Skip To Content
BuzzFeed News Home Reporting To You

Utilizamos cookies, próprios e de terceiros, que o reconhecem e identificam como um usuário único, para garantir a melhor experiência de navegação, personalizar conteúdo e anúncios, e melhorar o desempenho do nosso site e serviços. Esses Cookies nos permitem coletar alguns dados pessoais sobre você, como sua ID exclusiva atribuída ao seu dispositivo, endereço de IP, tipo de dispositivo e navegador, conteúdos visualizados ou outras ações realizadas usando nossos serviços, país e idioma selecionados, entre outros. Para saber mais sobre nossa política de cookies, acesse link.

Caso não concorde com o uso cookies dessa forma, você deverá ajustar as configurações de seu navegador ou deixar de acessar o nosso site e serviços. Ao continuar com a navegação em nosso site, você aceita o uso de cookies.

Man Streams Himself Murdering Baby Daughter On Facebook Live, Then Kills Himself

Another gruesome murder on Facebook Live.

Last updated on April 26, 2017, at 5:33 a.m. ET

Posted on April 25, 2017, at 5:06 p.m. ET

/ AP

Chiranut Trairat, mother of the 11-month-old baby girl, sits in front of her daughter's coffin.

A Thai man broadcast video of himself killing his baby daughter on Facebook Live Monday, in the latest in a string of recent live-streamed horrific acts on the social platform. Wuttisan Wongtalay, 20, hanged his 11-month-old daughter and then himself at an abandoned hotel in Phuket.

The murder video remained live on Facebook for nearly 24 hours, according to Reuters. It's certain to draw further scrutiny to the company's Live product, which has been used to broadcast a number of acts of gruesome violence since its launch in April 2016. This latest Facebook Live murder comes just weeks after Facebook user Steve Stevens killed a stranger in Cleveland and uploaded video of the murder to the social network.

“This is an appalling incident and our hearts go out to the family of the victim,” a Facebook spokesperson said in a statement. “There is absolutely no place for acts of this kind on Facebook and the footage has now been removed.”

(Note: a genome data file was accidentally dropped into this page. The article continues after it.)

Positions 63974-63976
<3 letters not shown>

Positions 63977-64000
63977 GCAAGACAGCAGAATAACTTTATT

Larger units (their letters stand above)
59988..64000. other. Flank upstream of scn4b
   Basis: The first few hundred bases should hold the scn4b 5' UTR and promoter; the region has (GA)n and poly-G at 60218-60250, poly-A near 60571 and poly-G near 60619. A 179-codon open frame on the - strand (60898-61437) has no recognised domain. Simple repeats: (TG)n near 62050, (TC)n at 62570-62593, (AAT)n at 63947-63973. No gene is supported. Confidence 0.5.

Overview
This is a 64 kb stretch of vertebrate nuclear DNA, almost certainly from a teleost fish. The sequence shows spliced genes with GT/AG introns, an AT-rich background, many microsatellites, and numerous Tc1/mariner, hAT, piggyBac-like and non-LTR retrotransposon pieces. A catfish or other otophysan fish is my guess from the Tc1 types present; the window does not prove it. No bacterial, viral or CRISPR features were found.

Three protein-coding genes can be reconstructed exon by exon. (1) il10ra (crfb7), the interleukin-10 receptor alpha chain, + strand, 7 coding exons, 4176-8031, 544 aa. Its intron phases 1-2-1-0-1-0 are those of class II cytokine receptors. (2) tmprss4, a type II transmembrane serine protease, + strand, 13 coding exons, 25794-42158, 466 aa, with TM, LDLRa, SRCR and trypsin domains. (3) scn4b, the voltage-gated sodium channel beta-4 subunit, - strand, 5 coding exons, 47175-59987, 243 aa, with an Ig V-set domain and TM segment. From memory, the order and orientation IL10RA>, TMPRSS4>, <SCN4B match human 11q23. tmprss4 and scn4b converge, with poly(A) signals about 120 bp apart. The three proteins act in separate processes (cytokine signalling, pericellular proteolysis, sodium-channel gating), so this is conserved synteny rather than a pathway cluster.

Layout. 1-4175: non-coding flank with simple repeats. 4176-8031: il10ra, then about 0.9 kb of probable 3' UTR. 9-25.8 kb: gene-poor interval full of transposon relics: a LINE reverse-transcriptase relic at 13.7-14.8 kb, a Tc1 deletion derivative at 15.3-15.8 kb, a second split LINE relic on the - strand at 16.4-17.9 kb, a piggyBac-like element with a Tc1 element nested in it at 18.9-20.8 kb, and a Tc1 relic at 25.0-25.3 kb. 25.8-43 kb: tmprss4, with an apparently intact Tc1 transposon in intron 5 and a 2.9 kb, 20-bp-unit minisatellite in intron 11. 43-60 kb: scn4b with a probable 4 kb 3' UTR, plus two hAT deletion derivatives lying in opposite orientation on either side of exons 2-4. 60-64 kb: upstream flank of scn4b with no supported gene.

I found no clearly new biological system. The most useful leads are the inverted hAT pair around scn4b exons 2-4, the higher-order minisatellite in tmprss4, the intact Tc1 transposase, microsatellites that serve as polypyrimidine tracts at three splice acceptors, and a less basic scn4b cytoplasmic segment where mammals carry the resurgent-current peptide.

Wongtalay posted two videos from the crime scene. Both registered over 100,000 views, according to The Guardian, which reported that the videos were uploaded to YouTube by other users too.

Though yesterday’s murder was the first aired on Facebook Live in Thailand, deputy police spokesperson Kissana Phathanacharoen suggested it might have been a copycat act. “It could be influenced by behavior from abroad, most recently in Cleveland,” he said, referring to the Stevens video.

On Wednesday, the wife of the perpetrator and mother of the victim told the AP that she bears no anger towards Facebook or those who shared the video. She said she believed her husband was the only person to blame, and that he had been abusive in the past.

Chiranut Trairat, 21, said: "I am not angry at Facebook or blaming them on this. I understand that people shared the video because they were outraged and saddened by what happened."

Policing its emerging live video platform for horrifying acts of violence is proving to be an urgent and difficult problem for Facebook. The company has so far provided little about its efforts to do so, but it's clear the issue is a priority. At the start of his company’s F8 developer conference last week, Facebook CEO Mark Zuckerberg took a moment to address the Cleveland murder. “We will keep doing all we can to prevent tragedies like this from happening,” he said.

Francis Whittaker contributed reporting on this article in London.

A BuzzFeed News investigation, in partnership with the International Consortium of Investigative Journalists, based on thousands of documents the government didn't want you to see.